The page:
'Newsies' flashes with movement 

click to enlarge The newsboys in the touring company of "Newsies" dance up a storm at the Orpheum Theatre - COURTESY DEEN VAN MEER
  • COURTESY DEEN VAN MEER
  • The newsboys in the touring company of "Newsies" dance up a storm at the Orpheum Theatre
In a rush of athletic choreography and big ensemble numbers, “Newsies” danced its way into the City Wednesday night. Its checkered history aside, this musical retelling of New York’s 1899 newsboy strike delivers with the splashy impact of a banner headline.

The opening night performance at the Orpheum Theatre, smartly directed by Jeff Calhoun, introduced an effective staging and a vibrant, fine-tuned cast. But it’s the dancing that gives this touring production its particular panache.

That’s surprising, given that “Newsies” was once considered a wash. Adapted from the 1992 Disney film –a big-time box office failure – the Tony Award-winning Disney musical by Alan Menken (music), Jack Feldman (lyrics) and Harvey Fierstein (book) emerges a charmer.

If it’s a little too breezy to register with much of an emotional jolt, this David and Goliath story still manages to carry its weight. Even musical theater skeptics can’t deny the production’s streamlined pacing and high-energy performances.

“Newsies” begins when newspaper tycoon Joseph Pulitzer, along with William Randolph Hearst and other publishing giants, decide to hike the distribution price delivery boys must pay for the “papes” (that’s newsie lingo for newspapers) they sell. The newsies, already living in poverty, take their cue from New York’s ongoing trolley strike. Led by Jack Kelly, a 17-year-old runaway from a juvenile detention center, they come together and form a union.

Dan DeLuca, heading the cast as Jack, is an agile, appealing presence in the role. There are strong performances throughout the ensemble: Jacob Kemp’s clear, sweet-toned singing is an asset as the intellectual Davey, and Zachary Sayle makes an endearing impression as their wounded pal Crutchie.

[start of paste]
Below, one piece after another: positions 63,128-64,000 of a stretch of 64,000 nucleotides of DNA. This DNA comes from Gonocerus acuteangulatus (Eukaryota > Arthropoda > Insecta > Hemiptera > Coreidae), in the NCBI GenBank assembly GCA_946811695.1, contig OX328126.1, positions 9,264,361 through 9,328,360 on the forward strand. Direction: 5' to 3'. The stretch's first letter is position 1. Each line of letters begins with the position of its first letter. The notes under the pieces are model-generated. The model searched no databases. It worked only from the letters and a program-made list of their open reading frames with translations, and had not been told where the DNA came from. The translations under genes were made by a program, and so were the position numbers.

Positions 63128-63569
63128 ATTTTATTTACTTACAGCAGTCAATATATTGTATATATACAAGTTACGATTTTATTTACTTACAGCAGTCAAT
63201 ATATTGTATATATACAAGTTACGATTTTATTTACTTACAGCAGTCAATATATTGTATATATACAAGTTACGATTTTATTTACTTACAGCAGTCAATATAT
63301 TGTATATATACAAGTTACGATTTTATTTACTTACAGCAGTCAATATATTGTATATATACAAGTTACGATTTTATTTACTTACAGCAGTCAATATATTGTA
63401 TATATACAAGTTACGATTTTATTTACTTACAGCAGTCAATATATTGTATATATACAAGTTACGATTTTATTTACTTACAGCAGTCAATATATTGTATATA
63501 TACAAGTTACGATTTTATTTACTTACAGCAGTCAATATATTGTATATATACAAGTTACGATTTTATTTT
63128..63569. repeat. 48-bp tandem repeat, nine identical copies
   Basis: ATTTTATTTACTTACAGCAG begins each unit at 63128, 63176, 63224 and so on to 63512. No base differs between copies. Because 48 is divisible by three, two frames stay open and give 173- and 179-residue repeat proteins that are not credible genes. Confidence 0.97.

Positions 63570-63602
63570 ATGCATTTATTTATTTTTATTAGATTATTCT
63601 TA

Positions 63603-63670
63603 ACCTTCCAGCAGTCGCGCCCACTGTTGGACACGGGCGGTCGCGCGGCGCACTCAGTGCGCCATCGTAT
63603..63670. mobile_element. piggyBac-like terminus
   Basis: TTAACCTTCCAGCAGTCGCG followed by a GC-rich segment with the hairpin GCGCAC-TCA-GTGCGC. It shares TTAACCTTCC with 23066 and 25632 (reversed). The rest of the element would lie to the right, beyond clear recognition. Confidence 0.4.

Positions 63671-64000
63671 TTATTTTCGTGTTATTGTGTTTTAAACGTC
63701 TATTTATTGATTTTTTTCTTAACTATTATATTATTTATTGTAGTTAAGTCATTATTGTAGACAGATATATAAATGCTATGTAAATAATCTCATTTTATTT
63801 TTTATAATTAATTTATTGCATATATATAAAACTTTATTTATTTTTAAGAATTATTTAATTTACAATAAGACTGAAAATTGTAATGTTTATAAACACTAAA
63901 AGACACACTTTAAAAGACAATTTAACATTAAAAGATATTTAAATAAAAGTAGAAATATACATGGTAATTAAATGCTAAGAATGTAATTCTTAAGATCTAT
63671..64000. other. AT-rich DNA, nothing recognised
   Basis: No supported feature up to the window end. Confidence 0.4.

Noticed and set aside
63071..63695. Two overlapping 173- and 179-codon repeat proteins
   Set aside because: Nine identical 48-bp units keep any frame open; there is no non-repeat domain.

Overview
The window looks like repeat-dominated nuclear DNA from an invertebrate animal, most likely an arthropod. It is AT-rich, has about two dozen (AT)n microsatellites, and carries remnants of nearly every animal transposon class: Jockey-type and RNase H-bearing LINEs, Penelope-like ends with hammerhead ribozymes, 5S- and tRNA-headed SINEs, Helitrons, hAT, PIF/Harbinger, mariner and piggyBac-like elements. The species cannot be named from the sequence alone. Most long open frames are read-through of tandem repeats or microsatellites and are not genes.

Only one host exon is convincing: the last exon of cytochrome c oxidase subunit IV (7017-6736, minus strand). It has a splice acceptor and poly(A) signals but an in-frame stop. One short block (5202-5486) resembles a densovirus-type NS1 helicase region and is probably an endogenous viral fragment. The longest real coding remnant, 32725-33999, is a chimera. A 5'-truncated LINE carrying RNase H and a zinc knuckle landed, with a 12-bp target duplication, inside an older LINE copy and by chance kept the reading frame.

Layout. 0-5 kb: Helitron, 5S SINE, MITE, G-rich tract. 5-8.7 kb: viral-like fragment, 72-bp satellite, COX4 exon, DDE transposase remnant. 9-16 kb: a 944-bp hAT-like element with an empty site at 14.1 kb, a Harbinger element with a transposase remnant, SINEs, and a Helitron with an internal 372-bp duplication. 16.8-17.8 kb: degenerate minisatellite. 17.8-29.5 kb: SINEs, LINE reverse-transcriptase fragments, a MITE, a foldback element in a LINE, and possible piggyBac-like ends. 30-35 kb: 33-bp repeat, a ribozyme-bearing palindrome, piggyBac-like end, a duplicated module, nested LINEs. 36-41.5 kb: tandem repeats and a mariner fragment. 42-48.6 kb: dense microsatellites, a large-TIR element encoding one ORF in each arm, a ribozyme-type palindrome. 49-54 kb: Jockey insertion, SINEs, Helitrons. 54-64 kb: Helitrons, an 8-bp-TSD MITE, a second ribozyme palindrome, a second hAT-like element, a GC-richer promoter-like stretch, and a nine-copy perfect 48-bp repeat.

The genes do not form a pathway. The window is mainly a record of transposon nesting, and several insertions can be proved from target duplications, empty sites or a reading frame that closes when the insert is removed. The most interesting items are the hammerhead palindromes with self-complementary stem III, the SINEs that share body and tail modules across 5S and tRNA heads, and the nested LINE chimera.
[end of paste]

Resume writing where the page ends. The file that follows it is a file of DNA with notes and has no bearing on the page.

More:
Anthony Rosenthal was ideal as Davey’s daring little brother, Les (Vincent Crocilla assumes the role in alternate performances.) Stephanie Styles exuded plucky appeal as Katherine, the girl reporter determined to tell Jack’s story and win his heart. Angela Grove’s Medda Larkin, Steve Blanchard’s Pulitzer, and Kevin Carolan’s blustery Teddy Roosevelt made indelible contributions.

Tobin Ost’s revolving scaffold sets make an eye-catching backdrop for the musical numbers, and Christopher Gattelli’s excellent dance sequences – a dazzling mix of airborne backflips, stop-on-a-dime spins, and jazzy tap numbers – raise the temperature.

For all its flash, “Newsies” remains fairly one-dimensional by the end. But it’s still a pleasure to see Jack and his scrappy 19th century cohorts triumph over corporate greed. That’s something today’s workforce, still being squeezed for every dime, can appreciate.

REVIEW

Newsies

Presented by SHN

Where: Orpheum Theatre, 1192 Market St., S.F.

When: 8 p.m. Tuesdays, Thursdays-Fridays, 2 and 8 p.m. Wednesdays and Saturdays, 2 p.m. Sundays; closes March 15

Tickets: $45 to $150

Contact: (888) 746-1799, www.shnsf.com

About The Author

Georgia Rowe

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